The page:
It sounds like perhaps the sleet is about over. It was quite noisy earlier, but there is only a faint high-pitched clatter now. This is a widespread storm covering almost all of north Texas, with possible accumulations of a half inch forecast; this on top of a glaze of ice. I am out at the Ridge writing this; I called Joy and told her where to find the ash can if they needed to get more traction.

January has had a roller-coaster of temperature. Three times this month the mercury has reached around 80°; each time it then abruptly dives for the thirties or even twenties.

The bird-feeder-watching was really excellent today as the freezing drizzle came down. Alabaster particularly seemed to think so!

My camera is not really built for wildlife photography, especially on a dim day through glass with reflections of the sky through the windows behind me. A long lens, some very fast film or CCD, and a polarized filter might be of help. Still I captured something of the feeling of the excitement of having so many birds coming, including so many of our eponymous red-birds. Several times I counted eight males at once. They are much in evidence in these snapshots, along with the chickadee I caught coming in for a landing, the wren, several goldfinches, and more.
Bluejays, mockingbirds nibbling the yaupon berries, Harris', white-crowned, and white-throated sparrows, a brown thrasher, and a towhee are also around.

Nope, the sleet's not over. The faint background noise just crescendoed back into a dominant motif. In spite of using a good deal of my new firewood (courtesy of Eddie's efforts with the new baby Husqvarna), I am also using up propane. I called today to get the tank refilled tomorrow. Hope that will last till late spring, though I guess it depends on how many cold days I spend out here. But I believe heating this house is more efficient than at 711.

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Saturday, January 17, 2009

great birdfeeder

Here are actual photos of my birds on the new feeder, somewhat fuzzy, and taken through glass with some reflections from within the room. On the upper left and on the bottom tray are goldfinches, upper right is a titmouse, and at the lower right is a confusing superposition of a Harris' sparrow and a cardinal. They eat up the supply pretty rapidly; it looks like I may need to refill weekly or even more often. A 25-lb. sack of sunflower seeds every month won't break me. But it sure will leave a pile of seed-coats on the ground underneath!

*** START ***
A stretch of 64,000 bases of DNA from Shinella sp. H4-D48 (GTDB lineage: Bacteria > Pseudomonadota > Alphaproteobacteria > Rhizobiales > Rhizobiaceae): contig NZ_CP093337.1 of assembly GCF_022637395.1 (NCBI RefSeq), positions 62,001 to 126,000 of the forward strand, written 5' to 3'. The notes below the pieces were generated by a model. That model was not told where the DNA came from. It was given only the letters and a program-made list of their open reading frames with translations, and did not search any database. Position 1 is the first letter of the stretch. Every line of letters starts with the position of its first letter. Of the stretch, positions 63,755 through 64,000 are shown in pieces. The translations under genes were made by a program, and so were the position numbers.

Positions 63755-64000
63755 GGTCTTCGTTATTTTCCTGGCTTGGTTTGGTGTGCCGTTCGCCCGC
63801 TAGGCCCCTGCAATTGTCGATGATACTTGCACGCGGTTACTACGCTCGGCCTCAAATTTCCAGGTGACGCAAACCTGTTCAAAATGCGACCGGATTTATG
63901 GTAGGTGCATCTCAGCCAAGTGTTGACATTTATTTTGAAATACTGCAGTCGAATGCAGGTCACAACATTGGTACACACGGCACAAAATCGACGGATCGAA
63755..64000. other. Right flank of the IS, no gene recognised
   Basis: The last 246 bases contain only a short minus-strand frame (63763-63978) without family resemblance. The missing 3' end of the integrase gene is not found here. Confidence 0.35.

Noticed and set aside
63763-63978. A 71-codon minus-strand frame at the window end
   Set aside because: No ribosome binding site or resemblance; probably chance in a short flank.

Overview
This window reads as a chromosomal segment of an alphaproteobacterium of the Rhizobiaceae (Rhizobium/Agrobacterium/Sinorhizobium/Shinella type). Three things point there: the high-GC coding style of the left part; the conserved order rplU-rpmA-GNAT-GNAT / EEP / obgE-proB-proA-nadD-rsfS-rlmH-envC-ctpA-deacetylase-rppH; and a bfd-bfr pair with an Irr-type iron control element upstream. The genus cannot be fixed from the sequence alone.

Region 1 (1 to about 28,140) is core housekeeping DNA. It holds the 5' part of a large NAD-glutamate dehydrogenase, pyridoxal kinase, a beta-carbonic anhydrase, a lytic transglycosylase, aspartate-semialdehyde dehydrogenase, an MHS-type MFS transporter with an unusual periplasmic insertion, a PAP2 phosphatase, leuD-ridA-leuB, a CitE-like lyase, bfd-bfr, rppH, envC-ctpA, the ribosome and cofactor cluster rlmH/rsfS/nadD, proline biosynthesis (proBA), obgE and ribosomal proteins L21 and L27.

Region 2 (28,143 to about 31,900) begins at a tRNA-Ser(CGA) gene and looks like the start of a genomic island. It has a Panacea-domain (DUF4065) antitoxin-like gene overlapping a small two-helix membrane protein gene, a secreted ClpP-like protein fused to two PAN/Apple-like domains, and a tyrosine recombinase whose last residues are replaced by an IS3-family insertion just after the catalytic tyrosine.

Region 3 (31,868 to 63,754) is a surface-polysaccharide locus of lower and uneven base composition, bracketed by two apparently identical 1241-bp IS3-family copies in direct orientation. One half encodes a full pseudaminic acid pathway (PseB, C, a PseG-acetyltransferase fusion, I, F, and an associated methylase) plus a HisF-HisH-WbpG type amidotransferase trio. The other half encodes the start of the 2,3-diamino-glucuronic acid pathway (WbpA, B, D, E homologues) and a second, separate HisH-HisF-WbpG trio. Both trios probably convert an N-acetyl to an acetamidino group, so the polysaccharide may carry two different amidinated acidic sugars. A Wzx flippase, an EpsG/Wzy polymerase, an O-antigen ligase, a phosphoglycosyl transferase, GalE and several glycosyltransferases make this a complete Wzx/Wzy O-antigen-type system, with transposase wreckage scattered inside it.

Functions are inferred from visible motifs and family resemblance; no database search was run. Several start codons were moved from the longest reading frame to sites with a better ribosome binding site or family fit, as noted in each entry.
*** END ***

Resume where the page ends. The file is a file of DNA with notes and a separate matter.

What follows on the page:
The cardinals often pose in the late afternoon sunlight. I may do some thinning of the yaupon, privet, hackberry, plum thicket, but I will certainly leave plenty of perches.

I have heard the s-s-see, s-s-see of waxwings, though I haven't looked the right direction to see them yet. These are the yaupon berries that draw them. (These are last year's, but there is a good crop this year also, somewhat unusually; often a poor crop alternates with a good crop.) A flock of waxwings will descend in a flurry onto the yaupons and stuff themselves madly with berries, then on some signal they will swirl up into the bare oak, where they will sit motionless, all facing the same direction, for 20 minutes, digesting. Any lawn furniture below will be liberally purple-spotted.

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Saturday, January 10, 2009

just about perfect

Sitting in the Ridge living room, nice fire in the fireplace, Agate purring in my lap (Tut curled asleep with her nose under her paw in another chair, Alabaster on the futon-sofa), watching the birds at the splendid new feeder. Chickadees, titmice, goldfinches, Carolina wren, white-crowned sparrow, Harris' sparrows, brown thrasher, cardinals, blue jay, mockingbird. Down by the tank I saw a great blue heron.

It is a real major pain that, when a flicker of motion draws my attention from the computer to the window, I have to push my reading glasses out of the way to be able to see. And it's hard to type with a lapful of cat noodging the laptop off the lap. And I'm SUPPOSED to be making jewelry. Well, I'm about to, I guess.